To determine this contribution we have to study the thermodynamics of the Quark Gluon Plasma (QGP). The QGP state exists above a temperature of 155 MeV (or 2 1012 K). In this phase protons, neutrons and other strongly interacting particles fall apart to their constituents. At the same time the dynamics of the strong fields undergo a dramatic change that is also reflected by the axions to which they couple.

In this work the parameters of the axion potential was calculated in the QGP phase. It was found that already at 200 MeV the axion potential can be very well approximated by a tilted Mexican hat form. In post-inflationary axion production scenarios the temperatures are higher than this, and a simple dynamical description applies. If, however, the axions were produced before the inflation, the temperature could be in this interesting region [5].

The research of the axion potential touches an essential aspect of strong interactions. The fields that carry the strong force may form localized lumps of energy. In four dimensional simulations where the high temperature quantum effects are accounted for a fourth space-like dimension we can actually see such lumps: we call these instantons [6]. The presence of these instantons can be translated into the features of the axion potential: The larger the instanton density, the larger the tilt of the potential. If the instantons show no self interaction, the potential assumes the simple cosine form, while higher order terms in the potential correspond to the self interaction of instantons.

Project Team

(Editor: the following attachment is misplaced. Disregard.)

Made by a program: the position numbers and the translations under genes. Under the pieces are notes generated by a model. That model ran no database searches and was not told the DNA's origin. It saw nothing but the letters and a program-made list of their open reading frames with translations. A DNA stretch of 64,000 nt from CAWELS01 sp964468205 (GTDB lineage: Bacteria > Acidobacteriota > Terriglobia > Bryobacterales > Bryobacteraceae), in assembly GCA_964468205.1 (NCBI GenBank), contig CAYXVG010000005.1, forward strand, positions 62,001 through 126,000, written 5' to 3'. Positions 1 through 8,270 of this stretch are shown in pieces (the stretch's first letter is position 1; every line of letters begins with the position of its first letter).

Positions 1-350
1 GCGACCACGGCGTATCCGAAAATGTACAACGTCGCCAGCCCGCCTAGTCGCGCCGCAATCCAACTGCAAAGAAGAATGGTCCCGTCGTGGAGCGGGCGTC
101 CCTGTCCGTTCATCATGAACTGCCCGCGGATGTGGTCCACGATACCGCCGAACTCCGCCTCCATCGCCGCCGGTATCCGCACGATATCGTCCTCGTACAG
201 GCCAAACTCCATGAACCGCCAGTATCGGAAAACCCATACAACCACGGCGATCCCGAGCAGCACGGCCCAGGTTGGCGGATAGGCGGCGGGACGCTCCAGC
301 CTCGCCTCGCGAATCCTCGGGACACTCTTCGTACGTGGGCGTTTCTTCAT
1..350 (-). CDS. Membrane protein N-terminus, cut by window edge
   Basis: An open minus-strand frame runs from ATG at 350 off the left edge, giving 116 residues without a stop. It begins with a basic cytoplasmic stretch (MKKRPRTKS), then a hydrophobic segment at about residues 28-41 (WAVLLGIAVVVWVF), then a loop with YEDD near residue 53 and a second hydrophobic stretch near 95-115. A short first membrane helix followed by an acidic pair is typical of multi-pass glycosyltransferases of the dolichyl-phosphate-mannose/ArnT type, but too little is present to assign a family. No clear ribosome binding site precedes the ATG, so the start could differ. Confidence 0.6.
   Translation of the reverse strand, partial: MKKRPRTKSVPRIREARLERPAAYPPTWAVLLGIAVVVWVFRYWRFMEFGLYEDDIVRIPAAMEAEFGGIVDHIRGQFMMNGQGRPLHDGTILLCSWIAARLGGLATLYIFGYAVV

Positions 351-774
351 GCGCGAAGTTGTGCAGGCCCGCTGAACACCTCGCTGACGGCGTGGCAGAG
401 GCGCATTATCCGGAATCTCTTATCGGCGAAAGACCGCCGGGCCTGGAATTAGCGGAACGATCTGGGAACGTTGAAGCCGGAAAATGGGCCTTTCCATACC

Principal investigator: Zoltan Fodor1, Bergische Universität Wuppertal
Project contributors: S. Borsanyi1, T. G. Kovács2, B. Tóth1, A. Ringwald3

1 Bergische Universität Wuppertal
2 Atomki, Debrecen, Hungary
3 DESY Hamburg

Publications with project results

T. G. Kovacs, “Temperature-dependence of the QCD topological susceptibility,” EPJ Web Conf. 175 (2018) 01013 doi:10.1051/epjconf/201817501013 [arXiv:1711.03911 [hep-lat]]

"Lattice QCD thermodynamics up to the perturbative regime", R. Bellwied et al, Nucl.Phys.A 967 (2017) 732-735


[1] Sz. Borsanyi et al., Calculation of the axion mass based on high-temperature lattice quantum chromodynamics, Nature, 539, no. 7627, 69–71, 2016

[2] Steven Weinberg, A New Light Boson?, Phys. Rev. Lett., 40, 223–226, 1978.

[3] Frank Wilczek, Problem of Strong p and t Invariance in the Presence of Instantons, Phys. Rev. Lett., 40, 279–282, 1978.

[4] Claudio Bonati, Massimo D’Elia, Marco Mariti, Guido Martinelli, Michele Mesiti, Francesco Negro, Francesco Sanfilippo, and Giovanni Villadoro, Axion phenomenology and -dependence from Nf = 2 + 1 lattice QCD, JHEP, 03, 155, 2016.

[5] Oliver Wantz, and E.P.S. Shellard., Axion Cosmology revisited, Phys. Rev. D82 (2010) 123508

[6] A. A. Beavin et al: Pseudoparticle Solutions of the Yang-Mills Equations, Phys. Lett. B59 (1975) 85-87

Scientific Contact:

Prof. Dr. Zoltán Fodor
Institut für Theoretische Teilchenphysik
Fakultät für Mathematik und Naturwissenschaften
Bergische Universität Wuppertal, D-42097 Wuppertal (Germany)
e-mail: fodor [at] bodri.elte.hu

JSC project ID: chwu16

November 2020

Tags: JSC Bergische Universität Wuppertal High Energy Physics Large-Scale Project